Spouses may file for divorce in Virginia because of irreconcilable differences, but that can cover a wide variety of issues. Empty nest syndrome could play a significant role in a marriage’s breakdown. This underlying cause might be more common than many realize.
The empty nest-driven divorce
Empty nest syndrome refers to parents finding their marriage collapsing after their children grow up and leave the household. Sometimes, problems develop rapidly after the children depart. However, it is not uncommon for the marriage to suffer problems for years, with friction becoming significantly pronounced when the children leave home.
Children could help stabilize a marriage. When the children are no longer there, the stabilizing factor disappears. Spouses may find they have little in common with one another, and wedges in the relationship emerge or widen. The situation may deteriorate to where the spouses seek a divorce.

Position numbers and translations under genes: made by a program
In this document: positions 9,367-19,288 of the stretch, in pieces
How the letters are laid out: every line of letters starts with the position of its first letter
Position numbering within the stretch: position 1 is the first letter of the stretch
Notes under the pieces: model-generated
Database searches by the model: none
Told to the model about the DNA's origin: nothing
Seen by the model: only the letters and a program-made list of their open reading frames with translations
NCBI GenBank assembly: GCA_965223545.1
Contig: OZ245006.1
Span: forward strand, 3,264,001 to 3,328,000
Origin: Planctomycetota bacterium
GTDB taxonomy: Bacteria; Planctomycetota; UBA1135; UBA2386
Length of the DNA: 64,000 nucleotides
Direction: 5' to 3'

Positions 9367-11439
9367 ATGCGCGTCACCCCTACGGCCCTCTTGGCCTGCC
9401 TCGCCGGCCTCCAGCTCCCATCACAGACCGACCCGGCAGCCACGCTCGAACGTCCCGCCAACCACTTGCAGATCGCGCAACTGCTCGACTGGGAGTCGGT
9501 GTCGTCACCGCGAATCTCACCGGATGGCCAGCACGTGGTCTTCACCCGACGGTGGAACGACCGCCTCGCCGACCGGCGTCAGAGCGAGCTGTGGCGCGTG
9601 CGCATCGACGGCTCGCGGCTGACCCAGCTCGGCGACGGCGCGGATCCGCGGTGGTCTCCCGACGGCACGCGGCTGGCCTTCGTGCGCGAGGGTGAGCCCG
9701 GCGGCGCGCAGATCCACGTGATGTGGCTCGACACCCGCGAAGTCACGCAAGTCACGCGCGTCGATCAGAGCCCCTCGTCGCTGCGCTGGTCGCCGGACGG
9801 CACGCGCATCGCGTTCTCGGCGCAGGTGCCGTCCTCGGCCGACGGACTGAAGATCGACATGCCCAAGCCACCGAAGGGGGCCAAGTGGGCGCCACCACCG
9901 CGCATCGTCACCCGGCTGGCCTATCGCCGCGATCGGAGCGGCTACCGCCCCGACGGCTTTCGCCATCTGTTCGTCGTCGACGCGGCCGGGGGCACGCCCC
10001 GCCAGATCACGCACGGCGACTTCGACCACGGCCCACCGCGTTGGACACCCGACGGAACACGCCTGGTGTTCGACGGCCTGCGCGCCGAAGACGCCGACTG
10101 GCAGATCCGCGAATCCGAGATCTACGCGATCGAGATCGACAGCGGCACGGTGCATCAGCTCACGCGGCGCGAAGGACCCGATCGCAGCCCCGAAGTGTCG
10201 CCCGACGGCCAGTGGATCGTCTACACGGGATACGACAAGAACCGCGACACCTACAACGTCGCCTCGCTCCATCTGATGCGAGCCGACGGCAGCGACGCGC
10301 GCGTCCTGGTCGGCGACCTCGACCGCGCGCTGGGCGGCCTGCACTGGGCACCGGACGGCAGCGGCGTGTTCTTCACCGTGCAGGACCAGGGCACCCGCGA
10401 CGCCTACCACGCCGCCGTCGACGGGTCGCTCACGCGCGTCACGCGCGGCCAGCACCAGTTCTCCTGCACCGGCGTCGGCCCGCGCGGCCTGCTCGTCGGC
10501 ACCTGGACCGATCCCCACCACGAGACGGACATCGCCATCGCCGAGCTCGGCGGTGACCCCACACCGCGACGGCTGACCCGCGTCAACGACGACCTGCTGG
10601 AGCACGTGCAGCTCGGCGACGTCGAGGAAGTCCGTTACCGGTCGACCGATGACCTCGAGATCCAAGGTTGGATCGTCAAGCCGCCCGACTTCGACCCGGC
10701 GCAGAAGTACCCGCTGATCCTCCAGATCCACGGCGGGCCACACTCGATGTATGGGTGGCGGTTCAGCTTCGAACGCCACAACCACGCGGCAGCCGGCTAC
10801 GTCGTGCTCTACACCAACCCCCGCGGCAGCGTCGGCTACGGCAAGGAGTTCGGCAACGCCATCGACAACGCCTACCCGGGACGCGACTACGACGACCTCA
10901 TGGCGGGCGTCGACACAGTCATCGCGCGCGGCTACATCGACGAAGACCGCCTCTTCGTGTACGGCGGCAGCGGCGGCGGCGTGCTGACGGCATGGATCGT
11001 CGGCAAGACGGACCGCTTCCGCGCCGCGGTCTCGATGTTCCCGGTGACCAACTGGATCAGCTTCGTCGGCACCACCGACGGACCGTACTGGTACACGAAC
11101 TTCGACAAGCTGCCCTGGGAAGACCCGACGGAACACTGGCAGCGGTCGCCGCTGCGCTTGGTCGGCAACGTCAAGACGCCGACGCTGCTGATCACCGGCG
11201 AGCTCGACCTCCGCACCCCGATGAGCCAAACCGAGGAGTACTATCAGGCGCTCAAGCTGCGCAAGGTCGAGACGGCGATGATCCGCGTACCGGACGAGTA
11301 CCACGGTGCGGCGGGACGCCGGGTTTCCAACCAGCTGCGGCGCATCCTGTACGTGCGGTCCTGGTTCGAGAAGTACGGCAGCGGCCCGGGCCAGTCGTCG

Household and relationship troubles
As children age, so do their parents. Older persons may have a focus on retirement planning as they age. When children leave home, some parents may shift to other pursuits, including financial ones. One spouse could become uncomfortable with a partner’s financial risk-taking, and troubles in the marriage develop. Debt situations and other fiscal concerns could compound such issues.
Focusing on the children may alleviate problems between the spouses. That might end when the children move away from home. Spouses whose lives diverge or undergo significant personal transformations may no longer have a strong marriage. If arguments become commonplace, the marriage could become untenable for one or both parties. Divorce may become unavoidable in such situations.